The key to helping animals evolve quickly in response to climate change could actually be their predators, according to a new UBC study.
The study is one of the first to show that species interactions, meaning the way species interact with each other in an ecosystem, like in a predator-prey relationship, is important to understanding how animals will respond to climate change. The findings, published today in Biology Letters, have implications for ecosystems around the world where many top predators like sharks or polar bears are disappearing because of increasing pressure from climate change and human populations.
“Not only can predators keep prey populations in check but in some cases they can help speed up the evolutionary response to climate change,” said Michelle Tseng, a research associate in UBC’s Department of Zoology and lead author of the study. “We now understand that species interactions and evolution can play a significant role in preventing animals from going extinct in a rapidly changing climate.”
For the experiment, Tseng and her colleague Mary O’Connor, an assistant professor in the Department of Zoology, studied a small crustacean known as the water flea or by its Latin name Daphnia. These tiny organisms are key members of freshwater ecosystems around the world, and healthy lakes are typically filled with Daphnia or other similar species.
In the experiments Daphnia did not show any evolutionary response to increased temperature when there were no predators in the environment. When they lived alongside their predators, in this case a predatory fly larva, Daphnia populations evolved very quickly to a three-degree increase in water temperature.
Until recently scientists had little idea if species could evolve fast enough to save themselves from extinction in the face of climate change. In laboratory settings, a few studies had shown that some species could evolve rapidly, but these lab conditions were not very realistic.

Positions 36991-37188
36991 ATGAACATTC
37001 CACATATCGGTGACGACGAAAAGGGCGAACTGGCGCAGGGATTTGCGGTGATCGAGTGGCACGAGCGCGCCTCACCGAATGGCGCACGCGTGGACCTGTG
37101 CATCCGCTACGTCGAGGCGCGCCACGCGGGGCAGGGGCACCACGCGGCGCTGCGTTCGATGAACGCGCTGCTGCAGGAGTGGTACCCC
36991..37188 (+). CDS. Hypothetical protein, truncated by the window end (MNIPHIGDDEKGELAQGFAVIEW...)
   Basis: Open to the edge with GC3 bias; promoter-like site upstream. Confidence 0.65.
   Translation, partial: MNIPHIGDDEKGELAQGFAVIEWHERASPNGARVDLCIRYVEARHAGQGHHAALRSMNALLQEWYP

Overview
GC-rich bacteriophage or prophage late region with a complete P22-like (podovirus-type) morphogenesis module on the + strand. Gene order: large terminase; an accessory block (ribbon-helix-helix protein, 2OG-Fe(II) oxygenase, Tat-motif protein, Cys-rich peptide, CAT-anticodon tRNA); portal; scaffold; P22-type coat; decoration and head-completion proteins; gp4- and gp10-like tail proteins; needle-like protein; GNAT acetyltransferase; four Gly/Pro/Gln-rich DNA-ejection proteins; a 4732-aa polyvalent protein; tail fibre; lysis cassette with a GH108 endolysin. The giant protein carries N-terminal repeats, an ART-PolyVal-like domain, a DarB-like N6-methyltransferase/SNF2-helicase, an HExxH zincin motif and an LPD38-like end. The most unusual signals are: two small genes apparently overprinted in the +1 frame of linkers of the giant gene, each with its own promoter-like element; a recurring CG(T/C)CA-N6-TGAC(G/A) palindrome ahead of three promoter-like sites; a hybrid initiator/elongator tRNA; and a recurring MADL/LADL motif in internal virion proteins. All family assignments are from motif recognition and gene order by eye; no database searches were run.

Tseng and O’Connor set out to better understand how organisms may react to climate change in more realistic situations like those where they have to cope with finding food, finding a mate, or escaping from predators.
The UBC zoologists were surprised by their results. They thought the predators would eat enough Daphnia that their population sizes would be too small for evolution to occur; instead the opposite happened.
“In nature, no population lives in isolation,” said Tseng. “The community plays a big role in whether and how an organism responds to climate change. These results highlight the importance of conserving the entire ecosystem instead of protecting just one species.”
In the experiment, when the Daphnia lived alongside their predators, the populations evolved very quickly to a three-degree increase in water temperature.
The researchers believe evolution to warmer temperatures sped up with predators because the predators preferred to eat those Daphnia that happened also to be bad at coping with warmer temperatures.
The combination of predators and warmer temperatures resulted in an evolutionary shift in the population from a larger-bodied, more slowly reproducing population, to a population that was 10 per cent smaller in body size, and twice as fast at reproducing. This trend finding of both temperature and predators causing smaller body sizes is not uncommon in nature, which leads the researchers to think this benefit of predators for evolutionary rates might not be specific to just Daphnia.